Book Reviews -- By: Anonymous

Journal: Central Bible Quarterly
Volume: CENQ 19:2 (Summer 1976)
Article: Book Reviews
Author: Anonymous


Book Reviews

The Book of Isaiah from the New International Version (Grand Rapids: Zondervan Bible Publishers, 1975, 162 pages, paper, $1.95). Reviewed by Dr. Rolland D. McCune.

This is the first portion of the Old Testament in this project to be published. The New Testament version came out in 1973.

Isaiah has the earmarks of a thoroughly evangelical and Biblicist translation. It is written in good, up-to-date, and dignified English. The poetry is written in such a manner that the flow of parallelisms and other niceties of Hebrew poetry are not only translated well but are visually structured to give the maximum appreciation of the literature.

Probably the most crucial text is the virgin prophecy in 7:14. The translators have correctly used the word virgin for ‘almah, with no alternate word (such as maiden, girl, etc.) even allowed in the margin. This is a most welcome display of forthright Biblicist scholarship that does not defer to unbelieving criticism.

The reviewer would like to have seen italics employed to show where the translators supplied words to make better English sense. If the rest of the Old Testament is done as well as Isaiah in this version, it will be a significant contribution to Biblical translation.

The New International Dictionary of New Testament Theology, Vol. I: A - F. Edited by Colin Brown. (Grand Rapids: Zondervan Publishing House, 1975, 822 pages, $24.95). Reviewed by Professor R. David Barnhart.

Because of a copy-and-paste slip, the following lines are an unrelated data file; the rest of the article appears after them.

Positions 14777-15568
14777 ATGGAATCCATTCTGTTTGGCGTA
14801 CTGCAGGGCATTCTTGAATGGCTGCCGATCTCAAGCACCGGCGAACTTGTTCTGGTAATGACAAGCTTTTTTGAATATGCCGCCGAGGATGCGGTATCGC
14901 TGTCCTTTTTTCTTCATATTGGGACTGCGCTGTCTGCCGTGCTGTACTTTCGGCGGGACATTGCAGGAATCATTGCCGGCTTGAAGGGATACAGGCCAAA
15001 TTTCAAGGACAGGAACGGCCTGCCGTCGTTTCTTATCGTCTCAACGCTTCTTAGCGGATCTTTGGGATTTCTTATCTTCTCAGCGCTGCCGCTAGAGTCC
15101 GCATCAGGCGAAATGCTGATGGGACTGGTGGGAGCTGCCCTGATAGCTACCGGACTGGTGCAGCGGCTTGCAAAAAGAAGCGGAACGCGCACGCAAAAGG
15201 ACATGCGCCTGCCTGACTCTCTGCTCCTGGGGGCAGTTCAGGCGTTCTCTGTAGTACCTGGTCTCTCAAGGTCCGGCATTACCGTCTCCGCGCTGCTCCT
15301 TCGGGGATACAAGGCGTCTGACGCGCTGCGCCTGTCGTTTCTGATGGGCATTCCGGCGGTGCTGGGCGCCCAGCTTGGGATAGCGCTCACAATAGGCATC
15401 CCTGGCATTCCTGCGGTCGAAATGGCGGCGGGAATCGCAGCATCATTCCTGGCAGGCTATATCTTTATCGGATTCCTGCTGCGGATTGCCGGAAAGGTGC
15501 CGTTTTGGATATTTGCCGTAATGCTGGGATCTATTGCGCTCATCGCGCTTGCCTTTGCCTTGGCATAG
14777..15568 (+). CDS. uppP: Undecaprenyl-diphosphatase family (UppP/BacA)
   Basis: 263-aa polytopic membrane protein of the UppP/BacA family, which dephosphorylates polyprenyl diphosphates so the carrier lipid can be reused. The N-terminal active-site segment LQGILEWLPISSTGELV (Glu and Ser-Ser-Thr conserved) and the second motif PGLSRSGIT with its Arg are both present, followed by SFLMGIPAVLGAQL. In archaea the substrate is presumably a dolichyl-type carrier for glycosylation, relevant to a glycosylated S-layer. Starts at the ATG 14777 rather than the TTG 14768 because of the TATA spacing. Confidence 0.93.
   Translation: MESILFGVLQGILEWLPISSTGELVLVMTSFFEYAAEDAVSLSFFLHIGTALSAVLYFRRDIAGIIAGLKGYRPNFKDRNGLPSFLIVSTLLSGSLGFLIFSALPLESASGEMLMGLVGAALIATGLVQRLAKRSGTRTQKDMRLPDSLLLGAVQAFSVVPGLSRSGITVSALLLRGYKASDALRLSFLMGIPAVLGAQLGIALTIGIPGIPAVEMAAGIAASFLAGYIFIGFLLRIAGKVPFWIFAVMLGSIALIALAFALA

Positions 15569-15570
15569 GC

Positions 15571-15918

This volume is not for laymen. It is the first of a planned three volume set (Vol. II, early 1977; Vol. Ill, early 1978). The NIDNTT is a translation and revision of a German work entitled Theologisches Begriffslexikon zum Neuen Testament. This book is an invaluable tool for preachers, teachers, and anyone interested in the study of the thought of the New Testament. It is a mine of information that will be

of much service to the readers of this quarterly because it is basically a work of conservative scholarship.

The volume begins with a glossary of technical terms (128 items) which extends from Allegory to Zealot. This section will introduce the student to the concepts and problem areas of the contemporary theological world in a complete and succinct manner.

The main text has an English key word listing of the various terms treated with the appropriate Greek words (with transliteration). In each case, each item is examined against its background in Old Testament, Classical Greek, Rabbinic teaching and New Testament contexts. The scope of the articles is...

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